Also, is there a better reference that the one linked regarding UK providers? Aside from being difficult to read, and generally unprofessional, it is unclear who writes the blog and what the authors' interests represent regarding this issue. For example, near the end the author states: "Buyers should not be influenced by the loss of the component connection as we feel this should already have been implemented on the component connection and it does not take away from the more than capable Humax Foxsat set top box."
One of the early articles on the blog explains that it is published by "Domain Holdings", one of the "biggest Internet publishers in Europe."
Analog vs. digital component video
The HD-PVR doesn't capture digital component video, it captures analog component.
OK. Seeing as both kinds exist, wouldn't it be a good idea to specify that it is analog component video then?
Also, the page says:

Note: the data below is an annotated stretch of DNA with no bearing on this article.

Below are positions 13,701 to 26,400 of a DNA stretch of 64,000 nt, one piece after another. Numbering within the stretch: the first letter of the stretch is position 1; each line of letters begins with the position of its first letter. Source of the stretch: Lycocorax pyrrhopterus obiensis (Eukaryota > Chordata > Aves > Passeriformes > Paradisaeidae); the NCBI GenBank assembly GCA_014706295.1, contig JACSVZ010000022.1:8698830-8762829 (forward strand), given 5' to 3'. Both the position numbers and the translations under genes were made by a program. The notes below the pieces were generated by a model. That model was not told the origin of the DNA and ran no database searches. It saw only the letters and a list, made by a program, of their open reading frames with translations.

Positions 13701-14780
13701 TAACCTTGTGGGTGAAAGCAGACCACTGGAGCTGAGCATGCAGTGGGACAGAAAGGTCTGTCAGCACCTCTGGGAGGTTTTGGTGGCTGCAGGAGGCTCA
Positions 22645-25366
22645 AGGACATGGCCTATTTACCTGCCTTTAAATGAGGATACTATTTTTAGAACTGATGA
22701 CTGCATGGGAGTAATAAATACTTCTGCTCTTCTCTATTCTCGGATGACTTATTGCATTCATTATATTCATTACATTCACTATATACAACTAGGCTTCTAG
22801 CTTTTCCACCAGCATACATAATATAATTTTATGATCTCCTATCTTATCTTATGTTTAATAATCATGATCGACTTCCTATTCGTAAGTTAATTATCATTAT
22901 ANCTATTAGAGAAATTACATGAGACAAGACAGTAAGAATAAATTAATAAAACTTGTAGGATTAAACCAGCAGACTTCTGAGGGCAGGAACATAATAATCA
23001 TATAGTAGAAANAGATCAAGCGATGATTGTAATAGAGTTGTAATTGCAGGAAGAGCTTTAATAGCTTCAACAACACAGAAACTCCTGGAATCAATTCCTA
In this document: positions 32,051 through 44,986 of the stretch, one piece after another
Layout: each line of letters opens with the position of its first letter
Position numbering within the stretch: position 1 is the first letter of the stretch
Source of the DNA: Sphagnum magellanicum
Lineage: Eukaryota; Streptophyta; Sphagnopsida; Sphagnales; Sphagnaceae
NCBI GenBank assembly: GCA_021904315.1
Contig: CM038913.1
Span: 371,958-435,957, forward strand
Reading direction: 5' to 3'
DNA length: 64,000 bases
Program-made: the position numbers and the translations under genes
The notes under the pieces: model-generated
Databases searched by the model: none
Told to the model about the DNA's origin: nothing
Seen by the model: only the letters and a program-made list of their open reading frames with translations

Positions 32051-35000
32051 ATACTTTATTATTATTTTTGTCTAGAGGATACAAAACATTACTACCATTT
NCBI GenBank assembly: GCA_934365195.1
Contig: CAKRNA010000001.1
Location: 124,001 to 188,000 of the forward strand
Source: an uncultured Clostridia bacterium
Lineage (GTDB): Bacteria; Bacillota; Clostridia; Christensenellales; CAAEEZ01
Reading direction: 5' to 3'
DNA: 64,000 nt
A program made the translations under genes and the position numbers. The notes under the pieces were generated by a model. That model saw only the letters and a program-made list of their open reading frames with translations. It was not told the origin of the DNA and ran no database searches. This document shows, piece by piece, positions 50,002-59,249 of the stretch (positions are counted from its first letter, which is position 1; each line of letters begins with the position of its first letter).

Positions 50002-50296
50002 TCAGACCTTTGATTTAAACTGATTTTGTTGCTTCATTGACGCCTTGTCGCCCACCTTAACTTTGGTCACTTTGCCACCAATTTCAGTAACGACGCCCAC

Capture resolution is dependent on the source (ie 720p video with be captured as such, 1080i as 1080i, etc.)...
So if it is capturing analog video, how is it detecting the format? Counting scan lines?
--Tmetro 06:09, 1 August 2008 (UTC)
Digital Component (YCbCr) isn't what you think it is. YCbCr is the one of two color schemes employed by HDMI (the other being RGB) in transmission. There is no such thing as three-wire digital component. This is to say, if the HD-PVR were a YCbCr capture device, it would be an HDMI capture device. It's not. Rather, the HD-PVR captures standard component signals, or YPbPr. The article (and the many many publicly available sources of information) clearly specifies that the HD-PVR is an analog capture device. When you say that a TV has Component Video inputs, there's no more need to specify them as analog inputs that you need to call your car a "gas auto."